Province chips in $3 million for affordable housing projects in Whitby and Oshawa


Published March 2, 2022 at 2:19 pm

The Ontario Government is providing more than $3 million to help build 26 accessible housing units in Whitby and 10 microhomes in Oshawa to support people with addictions and mental health challenges, and those from racialized groups or at risk of homelessness.

“Affordable, accessible and suitable housing is essential for healthy communities, and strong and vibrant Region of Durham neighbourhoods. It underpins the quality of life for people in Durham, at every stage of their lives,” said Whitby MPP and Chief Government Whip Lorne Coe. “I look forward to continued collaboration with local Durham communities, and the Federal Government as together we ensure that Durham Region continues to be a safe, healthy, caring, inclusive community that will be sustainable for future generations.”

The funding will support the Muslim Welfare Residences, located at 732-740 Dundas Street in Whitby, which will provide 26 new transitional and supportive housing for homeless women or at risk of becoming homeless; and the Oshawa Microhomes, located at the corner of Drew Street and Olive Avenue in Oshawa, which will provide 10 affordable homes for the homeless or those at risk of homelessness and those with mental health challenges.

Both projects offers transitional housing and support, including financial assistance, employment services, mental health and addictions supports, and life skills teaching.

“Our Social Services Relief Fund is providing urgent housing and homelessness relief in communities across the province, as one of the biggest investments we’ve made in affordable housing and homelessness supports in Ontario’s history,” said Municipal Affairs and Housing Minister Steve Clark.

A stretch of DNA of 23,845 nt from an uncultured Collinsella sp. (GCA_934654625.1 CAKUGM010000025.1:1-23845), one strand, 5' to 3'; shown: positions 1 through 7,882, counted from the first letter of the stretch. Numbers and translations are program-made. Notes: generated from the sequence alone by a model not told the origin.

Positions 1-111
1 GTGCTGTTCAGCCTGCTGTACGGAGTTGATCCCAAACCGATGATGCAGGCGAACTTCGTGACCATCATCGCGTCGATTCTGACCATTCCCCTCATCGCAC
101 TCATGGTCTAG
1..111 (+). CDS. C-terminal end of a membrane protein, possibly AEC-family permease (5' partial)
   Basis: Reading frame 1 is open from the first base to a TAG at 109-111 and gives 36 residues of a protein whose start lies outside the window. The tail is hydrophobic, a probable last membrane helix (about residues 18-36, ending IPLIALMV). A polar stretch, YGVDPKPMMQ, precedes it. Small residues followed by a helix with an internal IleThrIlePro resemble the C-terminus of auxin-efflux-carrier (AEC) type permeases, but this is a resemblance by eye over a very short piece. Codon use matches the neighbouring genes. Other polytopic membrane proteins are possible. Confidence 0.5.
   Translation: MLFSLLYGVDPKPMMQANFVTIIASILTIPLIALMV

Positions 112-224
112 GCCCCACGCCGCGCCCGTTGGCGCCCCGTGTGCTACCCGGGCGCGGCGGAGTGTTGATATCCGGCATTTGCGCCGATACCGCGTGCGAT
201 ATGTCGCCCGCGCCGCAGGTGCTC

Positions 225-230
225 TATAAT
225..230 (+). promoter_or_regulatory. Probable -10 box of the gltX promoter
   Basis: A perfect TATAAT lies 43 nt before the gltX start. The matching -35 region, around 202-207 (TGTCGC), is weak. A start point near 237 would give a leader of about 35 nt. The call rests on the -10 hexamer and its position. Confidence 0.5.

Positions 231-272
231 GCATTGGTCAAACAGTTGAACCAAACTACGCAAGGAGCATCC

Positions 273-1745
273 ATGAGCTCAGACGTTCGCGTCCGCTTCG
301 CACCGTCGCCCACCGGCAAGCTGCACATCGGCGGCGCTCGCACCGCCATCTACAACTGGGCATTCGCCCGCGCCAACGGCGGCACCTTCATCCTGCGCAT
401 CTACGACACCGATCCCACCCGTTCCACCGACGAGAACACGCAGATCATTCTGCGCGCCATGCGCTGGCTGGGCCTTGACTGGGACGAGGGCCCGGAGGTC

Muslim Welfare Centre general manager Rehan Muhammad said the new residences will provide safe and comfortable accommodation to homeless women in the fully-furnished facility, irrespective of their background, religion or ethnicity. “During their stay of up to three years, our residents will be offered vocational training and necessary life-skills, including financial management to be able to live independently and integrate successfully in their neighborhoods.”

Muhammad added he is “very appreciative” of the support from the Ministry of Municipal Affairs and Housing, the Federal Government (CMHC), and the Region of Durham for their financial help in making this project possible. “We have strived to contribute towards alleviating homelessness in the Region of Durham since 1996 through our emergency shelter in Whitby, and look forward to continuing our efforts for many more years.”

Durham Region Chair John Henry said the provincial investment will help ensure no one “falls through the cracks” or gets left behind. “With more funding being made available for these two new local projects, this is another major step towards achieving the Region’s goal of ending chronic homelessness by 2024.”

The funding announcement is part of the Province’s Social Services Relief Fund, which has provided $1 billion of support throughout the COVID-19 pandemic, to help municipal service managers and Indigenous program partners create longer-term housing solutions and help vulnerable Ontarians, including those who are homeless or at risk of homelessness.

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